Dr. Nilsen-Hamilton received her Ph.D. in Biochemistry from Cornell University and served as postdoctoral fellow in Cell Biology at The Salk Institute.
Research Interests -
In fighting almost any disease the ability to detect and treat it in the early stages is critical to a successful outcome. For most diseases there are changes in gene expression and subsequent protein products that could be used for early detection. However, disease-initiated changes often occur in the depths of our tissues. Therefore a challenge for developing new technology to fight disease is to find ways of non-invasive imaging (e.g. no biopsy or surgery) of the body’s status. For example, the group is now using the Lcn2 promoter to drive expression of aptamer reporters that can be used to detect inflammation in transplanted tissues. This aptamer reporter technology is also being developed to monitor gene expression in models systems to gain insight into how cells communicate in their natural environments. These projects all involve the creation of new cells with the additional functional feature of possessing aptamer reporters.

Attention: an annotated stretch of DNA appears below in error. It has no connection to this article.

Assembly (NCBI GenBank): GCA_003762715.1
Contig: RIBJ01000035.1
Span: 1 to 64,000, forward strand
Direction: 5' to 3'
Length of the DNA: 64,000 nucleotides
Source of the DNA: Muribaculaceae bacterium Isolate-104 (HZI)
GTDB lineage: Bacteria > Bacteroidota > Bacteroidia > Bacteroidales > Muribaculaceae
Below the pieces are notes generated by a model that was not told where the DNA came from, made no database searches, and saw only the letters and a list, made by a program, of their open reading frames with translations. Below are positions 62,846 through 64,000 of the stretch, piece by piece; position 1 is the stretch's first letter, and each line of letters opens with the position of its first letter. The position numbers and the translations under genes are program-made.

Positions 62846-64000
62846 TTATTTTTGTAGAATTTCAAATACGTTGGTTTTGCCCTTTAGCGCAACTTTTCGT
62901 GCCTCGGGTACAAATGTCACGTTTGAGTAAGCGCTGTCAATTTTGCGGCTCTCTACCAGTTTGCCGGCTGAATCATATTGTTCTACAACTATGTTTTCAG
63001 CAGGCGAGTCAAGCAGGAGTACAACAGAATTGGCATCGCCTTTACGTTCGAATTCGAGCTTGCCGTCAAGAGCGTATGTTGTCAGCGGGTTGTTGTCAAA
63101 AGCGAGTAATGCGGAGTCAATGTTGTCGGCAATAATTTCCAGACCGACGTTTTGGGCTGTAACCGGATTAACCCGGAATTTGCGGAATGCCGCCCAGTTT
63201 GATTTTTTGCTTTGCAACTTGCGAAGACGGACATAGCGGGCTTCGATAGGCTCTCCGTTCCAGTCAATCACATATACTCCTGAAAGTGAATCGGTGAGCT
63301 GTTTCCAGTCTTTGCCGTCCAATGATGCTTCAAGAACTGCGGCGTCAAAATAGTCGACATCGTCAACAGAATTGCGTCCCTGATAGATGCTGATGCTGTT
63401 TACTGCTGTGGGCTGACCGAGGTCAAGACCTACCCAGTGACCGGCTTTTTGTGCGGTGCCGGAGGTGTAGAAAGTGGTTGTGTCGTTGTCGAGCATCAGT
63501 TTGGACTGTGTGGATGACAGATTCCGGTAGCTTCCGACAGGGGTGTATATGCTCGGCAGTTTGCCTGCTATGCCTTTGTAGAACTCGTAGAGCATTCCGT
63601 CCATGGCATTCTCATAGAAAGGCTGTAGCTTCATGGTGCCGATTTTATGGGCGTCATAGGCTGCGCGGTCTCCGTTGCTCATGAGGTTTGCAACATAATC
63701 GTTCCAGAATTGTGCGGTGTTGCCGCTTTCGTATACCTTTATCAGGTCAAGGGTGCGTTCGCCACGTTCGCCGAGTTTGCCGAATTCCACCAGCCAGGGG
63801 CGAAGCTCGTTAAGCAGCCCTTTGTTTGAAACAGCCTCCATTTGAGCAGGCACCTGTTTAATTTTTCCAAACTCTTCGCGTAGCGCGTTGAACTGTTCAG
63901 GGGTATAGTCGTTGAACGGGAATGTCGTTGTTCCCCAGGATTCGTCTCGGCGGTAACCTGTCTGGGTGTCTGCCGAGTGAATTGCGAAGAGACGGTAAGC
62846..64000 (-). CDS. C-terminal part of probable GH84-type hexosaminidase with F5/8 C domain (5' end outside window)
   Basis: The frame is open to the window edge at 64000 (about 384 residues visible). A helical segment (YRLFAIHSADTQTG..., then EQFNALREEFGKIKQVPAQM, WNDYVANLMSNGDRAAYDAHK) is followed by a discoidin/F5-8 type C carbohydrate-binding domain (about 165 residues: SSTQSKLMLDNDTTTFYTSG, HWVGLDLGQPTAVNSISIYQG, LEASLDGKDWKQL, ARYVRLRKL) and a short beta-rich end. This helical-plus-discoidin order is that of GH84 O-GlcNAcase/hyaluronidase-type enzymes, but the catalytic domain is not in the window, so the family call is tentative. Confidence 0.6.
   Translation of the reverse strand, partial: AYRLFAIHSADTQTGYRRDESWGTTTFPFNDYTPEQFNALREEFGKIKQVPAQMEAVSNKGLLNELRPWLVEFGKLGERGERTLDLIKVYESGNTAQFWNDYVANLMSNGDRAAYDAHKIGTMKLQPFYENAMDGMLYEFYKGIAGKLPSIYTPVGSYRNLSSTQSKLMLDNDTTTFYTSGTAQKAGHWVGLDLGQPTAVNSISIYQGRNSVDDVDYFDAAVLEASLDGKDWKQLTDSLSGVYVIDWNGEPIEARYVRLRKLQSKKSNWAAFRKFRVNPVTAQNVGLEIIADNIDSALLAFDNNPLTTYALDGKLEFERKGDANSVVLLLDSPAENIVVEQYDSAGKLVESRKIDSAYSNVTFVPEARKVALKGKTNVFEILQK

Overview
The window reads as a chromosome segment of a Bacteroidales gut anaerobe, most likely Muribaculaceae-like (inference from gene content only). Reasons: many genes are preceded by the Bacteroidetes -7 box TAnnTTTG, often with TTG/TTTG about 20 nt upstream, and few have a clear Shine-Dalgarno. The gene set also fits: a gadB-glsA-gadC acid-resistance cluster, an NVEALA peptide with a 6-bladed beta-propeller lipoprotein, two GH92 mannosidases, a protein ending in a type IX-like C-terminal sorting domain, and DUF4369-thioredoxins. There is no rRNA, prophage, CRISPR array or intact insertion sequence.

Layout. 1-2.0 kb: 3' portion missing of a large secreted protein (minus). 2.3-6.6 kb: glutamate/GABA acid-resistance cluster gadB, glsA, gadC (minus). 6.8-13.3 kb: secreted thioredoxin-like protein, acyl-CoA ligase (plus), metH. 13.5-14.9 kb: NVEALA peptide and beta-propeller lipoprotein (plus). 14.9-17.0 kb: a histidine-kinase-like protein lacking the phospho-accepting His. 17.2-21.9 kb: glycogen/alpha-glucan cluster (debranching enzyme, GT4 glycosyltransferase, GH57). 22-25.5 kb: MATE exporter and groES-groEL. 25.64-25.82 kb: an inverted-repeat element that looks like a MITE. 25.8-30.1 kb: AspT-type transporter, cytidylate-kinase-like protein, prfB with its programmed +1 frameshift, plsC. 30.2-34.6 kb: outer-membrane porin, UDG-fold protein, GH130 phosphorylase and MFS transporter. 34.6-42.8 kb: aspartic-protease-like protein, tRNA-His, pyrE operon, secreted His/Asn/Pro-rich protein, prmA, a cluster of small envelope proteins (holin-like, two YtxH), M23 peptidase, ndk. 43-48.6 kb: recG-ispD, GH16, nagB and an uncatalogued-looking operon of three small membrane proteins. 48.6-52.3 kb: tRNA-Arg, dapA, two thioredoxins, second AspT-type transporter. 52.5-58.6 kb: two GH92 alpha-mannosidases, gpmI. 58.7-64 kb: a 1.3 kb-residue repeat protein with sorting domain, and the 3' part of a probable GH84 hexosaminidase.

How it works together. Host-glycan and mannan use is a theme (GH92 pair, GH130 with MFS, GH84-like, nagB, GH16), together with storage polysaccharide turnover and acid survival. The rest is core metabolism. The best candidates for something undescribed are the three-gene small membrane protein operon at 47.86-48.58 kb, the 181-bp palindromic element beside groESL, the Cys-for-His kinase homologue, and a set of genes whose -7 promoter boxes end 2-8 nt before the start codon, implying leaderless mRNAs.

To develop the application of aptamers in the projects just mentioned and for future synthetic biology projects, it is necessary to understand aptamer structure and how it is influenced by ligand binding and by its environment. We collaborate with the Lamm group to develop structural models of aptamers using Molecular Dynamics software and other computational approaches in parallel with biochemical and biophysical analyses for model validation.